The paper-based information systems that nowadays support the immunization programs in developing countries have long struck me as arcane and ineffective. All around the world, at the end of each month nurses and other health workers typically take a break from their real job to prepare a set of reports for their district supervisors, to report the numbers of children they vaccinated, the quantities of vaccines they used and the orders they want to place for next month. Yet despite their best efforts, this data gets distorted as it moves up the chain, and by the time it reaches its final destination, the information is not detailed, timely or even accurate enough to use for meaningful decision making.
At best, an immunization manager will find out coverage by district (but not who the unimmunized are or why they were missed), and stock balances and stock-outs in those districts (as recorded two months before the EPI manager reads this report). Problems with cold chain or vaccines are even less likely to be reported. Not many countries manage to capture any closed vial wastage data, for example. At lower levels, the information systems will provide even less benefits to its users, so all this input at the bottom of the hierarchy – effort and time – is translated into an unsatisfactory trickle of bad data at the top. I believe that this can only be remedied if future information systems give back more benefits to users than the effort they require from them.
At Optimize, the collaborative project between WHO and PATH where I work, we strongly believe that better information systems are an essential part of the portfolio of innovations that are needed to prepare in-country vaccine supply systems for the flood of new vaccines that are many countries are about to introduce. Two of our interventions that excite me most are “last mile logistics management information systems” and “immunization registries”.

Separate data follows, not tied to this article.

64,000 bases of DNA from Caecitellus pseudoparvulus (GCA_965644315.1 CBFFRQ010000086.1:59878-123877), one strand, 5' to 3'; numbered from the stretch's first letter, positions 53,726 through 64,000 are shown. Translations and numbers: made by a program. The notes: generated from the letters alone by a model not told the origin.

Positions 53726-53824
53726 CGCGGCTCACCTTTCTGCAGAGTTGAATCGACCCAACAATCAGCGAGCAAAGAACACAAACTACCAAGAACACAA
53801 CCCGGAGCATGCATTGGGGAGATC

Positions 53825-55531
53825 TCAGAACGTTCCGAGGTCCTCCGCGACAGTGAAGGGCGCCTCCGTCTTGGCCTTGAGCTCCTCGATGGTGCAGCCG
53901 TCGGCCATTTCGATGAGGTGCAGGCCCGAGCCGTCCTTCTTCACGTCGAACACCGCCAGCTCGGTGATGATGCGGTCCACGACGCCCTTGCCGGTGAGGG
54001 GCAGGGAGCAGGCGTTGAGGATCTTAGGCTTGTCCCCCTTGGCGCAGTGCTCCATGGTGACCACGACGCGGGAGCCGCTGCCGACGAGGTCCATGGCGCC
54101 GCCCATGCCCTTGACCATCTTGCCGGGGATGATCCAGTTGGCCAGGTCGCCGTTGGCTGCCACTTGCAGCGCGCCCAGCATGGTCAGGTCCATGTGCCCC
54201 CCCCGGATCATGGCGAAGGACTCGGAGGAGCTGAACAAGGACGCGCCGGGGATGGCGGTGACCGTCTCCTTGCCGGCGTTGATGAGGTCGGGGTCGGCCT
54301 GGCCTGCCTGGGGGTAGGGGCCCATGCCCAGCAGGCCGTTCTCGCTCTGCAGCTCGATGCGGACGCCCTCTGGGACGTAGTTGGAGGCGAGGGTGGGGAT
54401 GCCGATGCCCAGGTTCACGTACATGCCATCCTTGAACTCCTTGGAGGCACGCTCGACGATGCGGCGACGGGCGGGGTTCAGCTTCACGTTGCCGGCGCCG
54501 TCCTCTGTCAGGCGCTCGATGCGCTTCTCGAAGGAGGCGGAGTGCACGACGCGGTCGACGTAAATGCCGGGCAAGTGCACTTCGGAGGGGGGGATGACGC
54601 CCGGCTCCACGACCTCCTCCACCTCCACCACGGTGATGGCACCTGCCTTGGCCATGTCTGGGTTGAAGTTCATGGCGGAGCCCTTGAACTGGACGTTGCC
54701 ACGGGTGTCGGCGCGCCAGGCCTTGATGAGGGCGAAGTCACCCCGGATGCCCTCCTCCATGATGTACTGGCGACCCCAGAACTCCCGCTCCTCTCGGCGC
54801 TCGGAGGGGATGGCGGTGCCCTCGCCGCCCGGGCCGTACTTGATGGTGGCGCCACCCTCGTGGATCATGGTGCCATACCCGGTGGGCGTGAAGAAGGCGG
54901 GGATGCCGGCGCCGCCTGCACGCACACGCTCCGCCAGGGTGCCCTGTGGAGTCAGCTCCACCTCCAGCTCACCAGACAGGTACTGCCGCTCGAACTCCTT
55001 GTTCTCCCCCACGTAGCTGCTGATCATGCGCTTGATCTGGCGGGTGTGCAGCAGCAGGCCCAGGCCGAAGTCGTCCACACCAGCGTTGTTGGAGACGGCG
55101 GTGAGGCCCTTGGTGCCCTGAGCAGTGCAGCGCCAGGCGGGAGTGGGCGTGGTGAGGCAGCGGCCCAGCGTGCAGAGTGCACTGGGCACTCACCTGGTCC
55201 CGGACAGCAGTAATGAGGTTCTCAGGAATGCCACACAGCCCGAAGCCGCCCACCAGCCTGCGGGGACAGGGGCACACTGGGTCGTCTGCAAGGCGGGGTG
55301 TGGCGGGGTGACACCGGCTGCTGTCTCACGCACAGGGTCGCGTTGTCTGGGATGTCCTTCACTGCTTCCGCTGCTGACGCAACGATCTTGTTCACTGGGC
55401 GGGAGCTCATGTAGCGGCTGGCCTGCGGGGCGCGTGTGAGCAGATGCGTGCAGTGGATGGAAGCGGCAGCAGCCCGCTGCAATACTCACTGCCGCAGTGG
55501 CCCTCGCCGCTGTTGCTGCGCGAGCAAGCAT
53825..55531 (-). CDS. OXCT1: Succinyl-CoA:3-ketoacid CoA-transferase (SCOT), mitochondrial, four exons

What if health workers could easily register every stock transaction (receipts, issues, use), rather than report these on a monthly basis? Managers would then gain real time access to stock levels, get to know about stock outs and be able to fine-tune distribution practices to make sure that supply is driven by actual demand and consumption at the service level. This system is being piloted in two ways: in Tunisia through the use of cell phones by health workers at peripheral levels, and in Vietnam through the installation of fridge-based devices at intermediate levels that can be used to scan vaccines as they are moving in and out.
Computerized immunization registries are even more ambitious and may not be a good solution for many countries. But where they can be implemented, the benefits compensate for the higher complexity. They track each child’s vaccinations, and feed that information into a national database. This personalized recording system allows for individualized follow-up, helping ensure that children receive all necessary vaccinations no matter where in the country they move. By tracking this information, immunization programs can reduce the number of defaulters, find the unimmunized, and ensure the right vaccines are distributed when and where they are needed, minimizing vaccine wastage, loss and stock outs. They also allow for lot tracing down to the child level, which is an essential tool for vaccine safety and the management of Adverse Events Following Immunizations (AEFI).This system is currently being piloted in Albania, Vietnam and Guatemala by project Optimize.
–Jan Grevendonk is a Immunization Information Systems Specialist at PATH, Geneva, Switzerland
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